Toxic Substances and Public Health
Toxic substances are a real threat to public health. Toxins are present in homes, workplaces, and in the environment. Most toxic substance exposures can be prevented by knowing what the most common toxins are, how to properly use them, and where to find information if someone has been exposed to the chemicals.
There are many organizations that are committed to protecting public health by preventing toxic exposure. The Agency for Toxic Substances and Disease Registry is one of the leaders in educating the public about hazardous chemicals. Their web site provides information for both the general public, researchers, and medical professionals. Another agency, the California Department of Toxic Substances Control, works to protect the public and environment from toxin substances.
Many of the most dangerous toxins are found in the home. Xemdar.com has information about household toxins, including risks to children. They also have information about safer alternatives for many potentially dangerous products around the home.
Environmental toxins are often overlooked, but are just as much of a danger as other chemical hazards. These are toxins that pollute air quality, either indoors or out, and they are often difficult to detect or avoid. WebMD.com lists and explains several common environmental toxins, and also offers treatment and prevention facts.
Toxic substances can be a considerable risk to public health. They may cause cancer, infertility, and even death. The potential risk to children is discussed on the Social Work Today website. Toxins can have an equally devastating affect on men and women. The effects of several toxins on women's health is a matter of serious concern, according to About.com.
Treatment for toxic substance exposure is generally done at hospitals and other medical centers. If you suspect that someone, most commonly a child, has ingested or has had other contact with something potentially poisonous, call Poison control immediately—the number is 1-800-222-1222 in most areas.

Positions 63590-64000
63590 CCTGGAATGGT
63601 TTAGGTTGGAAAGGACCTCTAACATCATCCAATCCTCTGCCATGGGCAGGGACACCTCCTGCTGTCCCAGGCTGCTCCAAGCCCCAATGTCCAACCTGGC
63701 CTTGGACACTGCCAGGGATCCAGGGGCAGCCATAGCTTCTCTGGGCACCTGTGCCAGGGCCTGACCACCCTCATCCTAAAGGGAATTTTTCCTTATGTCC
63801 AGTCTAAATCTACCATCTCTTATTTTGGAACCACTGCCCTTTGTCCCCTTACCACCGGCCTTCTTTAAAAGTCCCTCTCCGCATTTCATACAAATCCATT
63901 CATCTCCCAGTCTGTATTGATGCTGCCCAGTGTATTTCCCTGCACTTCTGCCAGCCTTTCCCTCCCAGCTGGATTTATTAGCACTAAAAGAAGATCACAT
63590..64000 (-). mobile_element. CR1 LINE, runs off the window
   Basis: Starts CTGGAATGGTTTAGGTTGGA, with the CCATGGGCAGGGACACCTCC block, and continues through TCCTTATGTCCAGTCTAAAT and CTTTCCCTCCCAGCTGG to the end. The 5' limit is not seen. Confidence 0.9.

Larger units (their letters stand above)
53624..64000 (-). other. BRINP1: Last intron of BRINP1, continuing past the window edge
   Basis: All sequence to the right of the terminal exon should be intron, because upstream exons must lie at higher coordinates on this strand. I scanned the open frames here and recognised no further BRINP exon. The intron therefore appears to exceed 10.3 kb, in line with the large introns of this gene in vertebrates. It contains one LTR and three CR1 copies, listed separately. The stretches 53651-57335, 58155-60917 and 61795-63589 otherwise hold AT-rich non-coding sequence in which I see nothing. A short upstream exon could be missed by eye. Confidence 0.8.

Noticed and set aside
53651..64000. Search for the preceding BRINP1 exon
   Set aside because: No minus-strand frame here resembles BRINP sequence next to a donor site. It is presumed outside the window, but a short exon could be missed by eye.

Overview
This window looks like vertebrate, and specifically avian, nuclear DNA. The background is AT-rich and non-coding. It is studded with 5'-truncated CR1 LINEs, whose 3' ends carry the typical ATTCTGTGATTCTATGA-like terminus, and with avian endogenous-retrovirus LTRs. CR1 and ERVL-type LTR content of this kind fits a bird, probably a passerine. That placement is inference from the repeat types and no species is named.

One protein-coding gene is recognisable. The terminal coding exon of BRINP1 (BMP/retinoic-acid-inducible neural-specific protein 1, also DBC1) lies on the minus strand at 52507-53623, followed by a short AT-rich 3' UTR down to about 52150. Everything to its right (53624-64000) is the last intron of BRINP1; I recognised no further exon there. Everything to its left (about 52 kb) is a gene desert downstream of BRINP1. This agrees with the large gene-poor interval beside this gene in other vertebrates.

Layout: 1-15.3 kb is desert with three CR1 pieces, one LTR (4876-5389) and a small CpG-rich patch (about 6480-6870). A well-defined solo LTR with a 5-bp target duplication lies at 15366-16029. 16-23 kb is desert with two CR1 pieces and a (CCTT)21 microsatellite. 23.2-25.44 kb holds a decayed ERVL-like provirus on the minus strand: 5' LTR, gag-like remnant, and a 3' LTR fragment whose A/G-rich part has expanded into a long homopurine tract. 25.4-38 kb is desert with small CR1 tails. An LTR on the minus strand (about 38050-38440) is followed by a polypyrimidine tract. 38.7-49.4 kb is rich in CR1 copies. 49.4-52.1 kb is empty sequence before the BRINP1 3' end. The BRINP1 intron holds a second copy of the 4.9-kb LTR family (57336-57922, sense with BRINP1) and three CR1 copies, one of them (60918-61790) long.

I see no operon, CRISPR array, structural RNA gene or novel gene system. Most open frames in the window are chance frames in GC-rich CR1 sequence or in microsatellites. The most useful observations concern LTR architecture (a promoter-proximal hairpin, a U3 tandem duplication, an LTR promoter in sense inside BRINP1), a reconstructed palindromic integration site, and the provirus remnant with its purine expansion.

More facts about poisonous substances can be found on the Poison Control website. The Center for Disease Control (CDC) web site has even more information about the prevention and treatment of health concerns caused by hazardous materials and environmental toxins.
Knowing how to properly label and dispose of toxins is one of the best steps to reducing the risk to public health. The Department of Environmental Health and Safety at the University of Minnesota has a list of guidelines for waste management for schools, labs, and businesses that handle a high volume of toxic waste. There are several companies that specialize in picking up these wastes and properly disposing of them. Many of these companies also are trained to clean up chemical spills. The directory at Business.com has a listing of several of these companies. For information about safe disposal of toxins around the home, visit Niichro.com.
Preventing toxic substance exposure is done through education and care. The University of Utah has a comprehensive list of resources for learning about toxic substances at their Educational Services website. They have links to many of the best toxic substance websites, providing a great resource for those who want to learn more.
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